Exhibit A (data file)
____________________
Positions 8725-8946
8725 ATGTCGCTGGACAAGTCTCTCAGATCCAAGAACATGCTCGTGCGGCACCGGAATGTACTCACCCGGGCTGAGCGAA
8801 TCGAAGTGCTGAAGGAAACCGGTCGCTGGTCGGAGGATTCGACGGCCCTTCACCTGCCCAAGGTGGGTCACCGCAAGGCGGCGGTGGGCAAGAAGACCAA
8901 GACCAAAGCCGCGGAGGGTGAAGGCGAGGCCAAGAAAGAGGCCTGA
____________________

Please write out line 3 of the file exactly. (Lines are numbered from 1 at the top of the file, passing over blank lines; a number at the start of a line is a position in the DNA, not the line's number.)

8801 TCGAAGTGCTGAAGGAAACCGGTCGCTGGTCGGAGGATTCGACGGCCCTTCACCTGCCCAAGGTGGGTCACCGCAAGGCGGCGGTGGGCAAGAAGACCAA